WASHINGTON -- Speaking at his $1,000-a-ticket fund-raiser at the J.W. Marriott hotel in downtown Washington Monday night, Fred Thompson began by introducing "my campaign manager -- oh, I mean my wife." That little joke about Jeri Thompson reveals how the prospective Republican presidential candidate regards the attack on his intelligent, beautiful wife.
As the actor-lawyer-politician nears his long-awaited official announcement, Mrs. Thompson is slurred as a "trophy wife" 24 years younger than her husband -- privately by her husband's opponents for the Republican nomination and publicly by the news media. Even Thompson supporters grumble that Jeri, 40, is too alluring, should modify the way she dresses and even then should not practice her skills as a professional political operative on behalf of Fred, 64.
That Thompson made light of this at his fund-raiser reflects the cool reaction to crisis he has displayed as GOP counsel of the Watergate investigation, U.S. senator from Tennessee and many dramatic roles (most recently district attorney of Manhattan).That he is in a commanding position for the nomination may explain the extraordinary attention paid to his wife.
Murmuring about Jeri Thompson hit a peak of attention on Fox News Sunday July 22 when its round table engaged in whimsical contemplation of debate between spouses of Democratic presidential candidates. "Well, first," said Juan Williams of National Public Radio, "I think you should get Jeri Thompson in here, the trophy wife, right?" William Kristol of the Weekly Standard interjected: "That's unfair." Williams: "Unfair, unfair, I know, but -- ." Kristol: "It is unfair."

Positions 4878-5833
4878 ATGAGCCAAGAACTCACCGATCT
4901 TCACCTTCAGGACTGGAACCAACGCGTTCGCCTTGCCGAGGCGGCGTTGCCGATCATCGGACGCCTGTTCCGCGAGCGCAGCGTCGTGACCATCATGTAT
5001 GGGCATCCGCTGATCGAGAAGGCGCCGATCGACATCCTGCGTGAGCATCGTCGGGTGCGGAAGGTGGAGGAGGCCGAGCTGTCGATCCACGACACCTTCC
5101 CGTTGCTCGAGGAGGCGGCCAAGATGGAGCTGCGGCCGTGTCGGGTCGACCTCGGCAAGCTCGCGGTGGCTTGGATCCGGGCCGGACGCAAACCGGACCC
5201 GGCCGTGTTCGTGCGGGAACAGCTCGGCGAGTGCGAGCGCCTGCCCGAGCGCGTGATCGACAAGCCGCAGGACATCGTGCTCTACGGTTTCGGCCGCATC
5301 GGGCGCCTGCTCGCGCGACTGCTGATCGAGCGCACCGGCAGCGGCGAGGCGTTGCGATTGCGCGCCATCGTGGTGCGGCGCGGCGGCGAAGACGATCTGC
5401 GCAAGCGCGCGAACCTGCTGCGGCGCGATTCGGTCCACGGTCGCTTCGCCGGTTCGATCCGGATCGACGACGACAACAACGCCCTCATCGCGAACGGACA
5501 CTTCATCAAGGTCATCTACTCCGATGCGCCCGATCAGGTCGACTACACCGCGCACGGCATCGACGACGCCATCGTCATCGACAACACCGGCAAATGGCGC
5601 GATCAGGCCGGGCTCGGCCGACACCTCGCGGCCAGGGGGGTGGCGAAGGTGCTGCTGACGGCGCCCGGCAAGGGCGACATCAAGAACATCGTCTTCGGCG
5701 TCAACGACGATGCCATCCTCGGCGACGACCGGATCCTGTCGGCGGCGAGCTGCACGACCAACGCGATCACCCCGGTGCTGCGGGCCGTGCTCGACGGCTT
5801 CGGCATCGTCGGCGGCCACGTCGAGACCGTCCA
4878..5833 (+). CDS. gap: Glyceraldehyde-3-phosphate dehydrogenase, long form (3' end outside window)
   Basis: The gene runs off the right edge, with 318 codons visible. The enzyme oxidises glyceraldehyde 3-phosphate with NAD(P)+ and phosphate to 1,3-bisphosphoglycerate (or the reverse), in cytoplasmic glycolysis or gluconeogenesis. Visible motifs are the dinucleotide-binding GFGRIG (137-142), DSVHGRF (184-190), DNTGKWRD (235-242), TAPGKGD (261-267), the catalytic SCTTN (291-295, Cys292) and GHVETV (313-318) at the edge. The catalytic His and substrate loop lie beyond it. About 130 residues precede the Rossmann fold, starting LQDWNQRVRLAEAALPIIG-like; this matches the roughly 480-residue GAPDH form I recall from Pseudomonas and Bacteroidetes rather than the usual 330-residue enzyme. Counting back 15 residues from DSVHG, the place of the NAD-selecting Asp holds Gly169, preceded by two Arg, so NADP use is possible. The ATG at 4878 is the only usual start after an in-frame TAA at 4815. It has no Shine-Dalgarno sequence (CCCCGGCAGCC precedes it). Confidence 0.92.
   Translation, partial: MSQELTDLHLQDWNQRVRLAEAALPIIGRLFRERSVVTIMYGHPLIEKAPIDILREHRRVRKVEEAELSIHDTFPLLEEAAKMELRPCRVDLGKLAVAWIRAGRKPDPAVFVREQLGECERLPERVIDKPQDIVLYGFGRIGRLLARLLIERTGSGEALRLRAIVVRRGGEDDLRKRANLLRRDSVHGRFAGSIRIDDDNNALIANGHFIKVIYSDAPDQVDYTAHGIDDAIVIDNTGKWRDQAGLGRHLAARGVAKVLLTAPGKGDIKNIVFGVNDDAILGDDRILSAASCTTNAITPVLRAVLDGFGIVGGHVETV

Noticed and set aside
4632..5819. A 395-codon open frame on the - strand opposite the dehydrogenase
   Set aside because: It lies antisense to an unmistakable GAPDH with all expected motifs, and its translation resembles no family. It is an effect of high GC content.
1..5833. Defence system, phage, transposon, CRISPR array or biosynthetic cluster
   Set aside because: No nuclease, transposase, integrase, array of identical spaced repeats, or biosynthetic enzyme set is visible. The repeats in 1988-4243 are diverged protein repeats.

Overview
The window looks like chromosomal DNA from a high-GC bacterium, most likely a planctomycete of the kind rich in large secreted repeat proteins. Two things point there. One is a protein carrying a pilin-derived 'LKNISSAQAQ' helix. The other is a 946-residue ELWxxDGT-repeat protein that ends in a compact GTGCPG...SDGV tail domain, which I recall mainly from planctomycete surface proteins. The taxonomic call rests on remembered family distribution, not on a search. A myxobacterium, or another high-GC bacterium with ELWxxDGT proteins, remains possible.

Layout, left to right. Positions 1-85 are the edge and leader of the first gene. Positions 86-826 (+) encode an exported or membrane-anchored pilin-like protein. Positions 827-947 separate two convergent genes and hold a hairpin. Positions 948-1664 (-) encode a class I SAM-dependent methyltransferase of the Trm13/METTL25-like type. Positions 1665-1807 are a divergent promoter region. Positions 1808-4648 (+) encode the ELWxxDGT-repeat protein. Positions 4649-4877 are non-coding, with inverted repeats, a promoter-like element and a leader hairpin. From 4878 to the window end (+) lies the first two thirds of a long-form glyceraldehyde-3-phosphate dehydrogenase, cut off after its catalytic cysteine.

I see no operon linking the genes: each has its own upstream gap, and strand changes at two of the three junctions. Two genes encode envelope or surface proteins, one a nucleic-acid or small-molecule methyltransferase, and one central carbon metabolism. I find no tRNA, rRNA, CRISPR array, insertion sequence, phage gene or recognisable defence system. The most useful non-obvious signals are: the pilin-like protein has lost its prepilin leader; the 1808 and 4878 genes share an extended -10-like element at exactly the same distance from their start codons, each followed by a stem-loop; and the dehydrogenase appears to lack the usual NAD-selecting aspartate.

That ended the discussion. I asked Williams, a respected journalist, whether he had regrets about his "trophy wife" comment. He did not, but explained he got the idea from The New York Times of July 8 in a Style section report by Susan Saulny. "Is America ready for a president with a trophy wife?" she asked. "Subsequent to that," Williams told me, "I heard the same thing in conversation with people in other campaigns -- about her being so young, so attractive and so powerful."
The archetypal "trophy wife" (a phrase coined by Fortune magazine 18 years ago) conjures up the image of a rich corporate executive who tires of and abandons the woman he married when they both were young and has grown old with, and turns to a young, chic new wife, usually seen as a home wrecker. Mrs. Thompson does not fit that mold. Thompson had been divorced for 17 years and was on friendly terms with his first wife when he married Jeri Kehn in 2002. They also have two small children -- not the trophy wife caricature either.